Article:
Ugandan President Gen Yoweri Kaguta Tibuhaburwa Museveni has a tough decision to make in coming weeks after his US counterpart Joe Biden’s trade envoy revealed what Kampala must do to prevent Washington from removing Uganda from the list of African Growth and Opportunity Act (AGOA) beneficiary countries.
Recently, President Biden announced Uganda and a few other African countries would no longer benefit from the AGOA trade deal over human rights violations and for undermining democratic principles. (See Details Here).
It is now clear that among the human rights issues the Biden administration is concerned about is the Anti-Homosexuality Act.
According to a letter that Katherine Tai, the United States Trade Representative (USTR) in the Office of the President, wrote to Uganda’s Minister of Trade, Industry and Cooperatives, Francis Mwebesa, at the end of last month, Kampala must meet two conditions so as to appease Washington and remain as a beneficiary of AGOA.
Reminding Mwebesa that the Biden government has on a number of occasions warned Uganda on her human rights situation, Tai said that Museveni’s government must present a plan committing to deal with the human rights situation in the country, and delete the Anti-Homosexuality Act from Uganda’s law books.
“It is still possible with urgent action for Uganda to retain its eligibility for AGOA benefits if 1) your government publicly releases an action plan on addressing human rights concerns; and 2) the Anti-Homosexuality Act (AHA) is repealed,” Tai wrote to Mwebesa on October 31.
“More recently, the enactment and enforcement of Uganda’s Anti-Homosexuality Act (AHA) of 2023 is the latest in a series of actions by the Government of Uganda to undermine respect for the human rights and fundamental freedoms of Ugandans. Uganda’s AHA threatens the human rights of LGBTQI+ persons and those perceived to be LGBTQl+, It has created a hostile environment and is an affront to human dignity.”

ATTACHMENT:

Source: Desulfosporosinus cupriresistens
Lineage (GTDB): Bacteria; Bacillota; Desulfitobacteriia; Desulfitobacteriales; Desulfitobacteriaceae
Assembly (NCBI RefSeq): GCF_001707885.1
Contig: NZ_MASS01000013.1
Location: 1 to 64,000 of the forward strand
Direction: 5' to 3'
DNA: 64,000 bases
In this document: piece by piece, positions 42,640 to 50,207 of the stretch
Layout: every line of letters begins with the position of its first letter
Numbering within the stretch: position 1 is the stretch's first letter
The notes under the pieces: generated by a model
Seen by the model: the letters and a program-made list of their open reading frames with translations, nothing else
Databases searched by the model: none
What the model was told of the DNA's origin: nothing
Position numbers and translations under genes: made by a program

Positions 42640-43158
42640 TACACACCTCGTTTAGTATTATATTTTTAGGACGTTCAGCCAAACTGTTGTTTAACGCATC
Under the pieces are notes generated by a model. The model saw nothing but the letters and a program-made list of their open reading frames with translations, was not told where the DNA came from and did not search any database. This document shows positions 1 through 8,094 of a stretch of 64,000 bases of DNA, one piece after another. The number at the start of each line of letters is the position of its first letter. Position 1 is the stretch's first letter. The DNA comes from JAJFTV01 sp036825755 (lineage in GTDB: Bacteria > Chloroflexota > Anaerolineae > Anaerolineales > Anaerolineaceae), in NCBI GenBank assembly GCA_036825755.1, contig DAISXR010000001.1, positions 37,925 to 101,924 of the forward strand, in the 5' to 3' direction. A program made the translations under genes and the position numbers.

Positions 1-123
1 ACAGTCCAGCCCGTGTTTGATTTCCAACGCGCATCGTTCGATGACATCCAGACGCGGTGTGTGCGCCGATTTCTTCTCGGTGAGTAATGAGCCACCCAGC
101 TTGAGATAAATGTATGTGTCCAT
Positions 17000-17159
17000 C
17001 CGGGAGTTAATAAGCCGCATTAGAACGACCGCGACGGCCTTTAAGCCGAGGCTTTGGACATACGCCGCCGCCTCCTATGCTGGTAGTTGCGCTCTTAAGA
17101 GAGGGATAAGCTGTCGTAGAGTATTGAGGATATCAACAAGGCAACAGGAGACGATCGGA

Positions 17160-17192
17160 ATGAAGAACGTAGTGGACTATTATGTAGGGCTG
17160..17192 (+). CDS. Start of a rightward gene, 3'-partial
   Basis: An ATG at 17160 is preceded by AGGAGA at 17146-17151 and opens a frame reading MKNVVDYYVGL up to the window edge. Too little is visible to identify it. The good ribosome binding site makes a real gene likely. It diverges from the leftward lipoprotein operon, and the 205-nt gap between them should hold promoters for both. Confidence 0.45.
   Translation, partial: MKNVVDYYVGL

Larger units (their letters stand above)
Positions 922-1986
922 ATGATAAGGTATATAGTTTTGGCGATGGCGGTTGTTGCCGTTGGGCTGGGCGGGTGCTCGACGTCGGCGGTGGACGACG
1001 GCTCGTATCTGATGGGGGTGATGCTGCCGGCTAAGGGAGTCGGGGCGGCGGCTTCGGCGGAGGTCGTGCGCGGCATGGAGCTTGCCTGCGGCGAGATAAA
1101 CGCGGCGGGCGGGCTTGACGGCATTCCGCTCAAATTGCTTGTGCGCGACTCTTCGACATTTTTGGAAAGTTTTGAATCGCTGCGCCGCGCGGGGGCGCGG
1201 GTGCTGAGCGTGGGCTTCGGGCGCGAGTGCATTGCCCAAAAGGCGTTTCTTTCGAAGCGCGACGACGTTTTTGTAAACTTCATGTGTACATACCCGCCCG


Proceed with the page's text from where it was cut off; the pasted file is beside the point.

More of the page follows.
Quoting the U.S. Public Law 106-200 which pegs eligibility to AGOA on beneficiary countries staying clear of gross violations of internationally recognized human rights, Tai told Kampala to act urgently. But what will Uganda have to do if she fails to meet the two demands by the start of next year.
“If Uganda takes urgent action on these two items, it will not lose its AGOA eligibility on January 1, 2024. However, should Uganda fail to address these items and lose its AGOA eligibility, the U.S. Government will provide your government a list of benchmarks in order for Uganda’s AGOA benefits to be restored,” Tai further wrote.
“I hope that you will quickly and resolutely address these actions to demonstrate Uganda’s commitment to human rights and democracy.”
It should be remembered that this week, Museveni sent a team to ‘beg’ US president Biden to reverse decision kicking Uganda from AGOA trade deal. (See Details Here).
Meanwhile, Museveni’s government plans to beg for money from the World Bank even when the international lender has threatened to stop giving loans to Uganda over homosexual rights. (Read Story Here).